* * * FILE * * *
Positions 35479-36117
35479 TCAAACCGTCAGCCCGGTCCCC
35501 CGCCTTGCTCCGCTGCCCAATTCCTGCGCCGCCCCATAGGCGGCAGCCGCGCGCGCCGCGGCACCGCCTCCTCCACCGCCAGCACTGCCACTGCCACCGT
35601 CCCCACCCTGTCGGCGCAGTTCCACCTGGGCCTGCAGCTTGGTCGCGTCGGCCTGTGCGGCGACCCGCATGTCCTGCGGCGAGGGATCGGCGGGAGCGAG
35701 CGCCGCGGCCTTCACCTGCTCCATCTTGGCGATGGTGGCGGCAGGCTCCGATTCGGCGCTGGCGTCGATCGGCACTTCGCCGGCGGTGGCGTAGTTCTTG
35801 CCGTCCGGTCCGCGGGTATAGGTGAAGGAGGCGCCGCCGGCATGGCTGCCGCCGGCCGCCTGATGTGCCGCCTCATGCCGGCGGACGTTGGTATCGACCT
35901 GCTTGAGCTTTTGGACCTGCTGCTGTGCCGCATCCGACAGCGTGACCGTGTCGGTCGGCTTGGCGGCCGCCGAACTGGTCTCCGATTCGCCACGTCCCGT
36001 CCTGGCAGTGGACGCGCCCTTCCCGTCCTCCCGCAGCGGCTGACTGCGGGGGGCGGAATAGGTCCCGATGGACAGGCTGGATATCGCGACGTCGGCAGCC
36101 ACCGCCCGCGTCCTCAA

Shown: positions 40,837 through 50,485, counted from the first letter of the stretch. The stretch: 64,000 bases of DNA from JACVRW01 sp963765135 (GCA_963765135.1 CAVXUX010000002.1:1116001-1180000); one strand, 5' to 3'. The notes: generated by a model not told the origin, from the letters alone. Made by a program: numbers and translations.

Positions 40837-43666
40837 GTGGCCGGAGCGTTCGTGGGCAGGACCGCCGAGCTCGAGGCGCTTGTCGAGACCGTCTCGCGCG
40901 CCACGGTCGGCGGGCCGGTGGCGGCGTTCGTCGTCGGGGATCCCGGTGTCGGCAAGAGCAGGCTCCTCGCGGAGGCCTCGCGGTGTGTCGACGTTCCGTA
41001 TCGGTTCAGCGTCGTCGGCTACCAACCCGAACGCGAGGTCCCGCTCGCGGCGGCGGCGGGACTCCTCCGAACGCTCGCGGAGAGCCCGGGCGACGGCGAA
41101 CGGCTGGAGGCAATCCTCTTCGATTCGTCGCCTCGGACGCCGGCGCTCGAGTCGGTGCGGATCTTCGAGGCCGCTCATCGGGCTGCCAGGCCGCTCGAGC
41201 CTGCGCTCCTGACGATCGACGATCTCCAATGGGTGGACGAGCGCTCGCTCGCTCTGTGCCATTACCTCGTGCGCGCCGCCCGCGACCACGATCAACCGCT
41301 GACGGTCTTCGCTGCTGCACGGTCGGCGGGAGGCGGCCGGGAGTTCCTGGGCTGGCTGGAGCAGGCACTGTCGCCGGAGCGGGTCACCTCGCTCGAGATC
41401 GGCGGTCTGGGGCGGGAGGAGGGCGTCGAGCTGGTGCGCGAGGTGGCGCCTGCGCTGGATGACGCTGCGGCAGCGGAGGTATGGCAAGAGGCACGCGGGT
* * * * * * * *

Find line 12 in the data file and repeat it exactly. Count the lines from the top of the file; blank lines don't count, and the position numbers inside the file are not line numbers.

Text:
40837 GTGGCCGGAGCGTTCGTGGGCAGGACCGCCGAGCTCGAGGCGCTTGTCGAGACCGTCTCGCGCG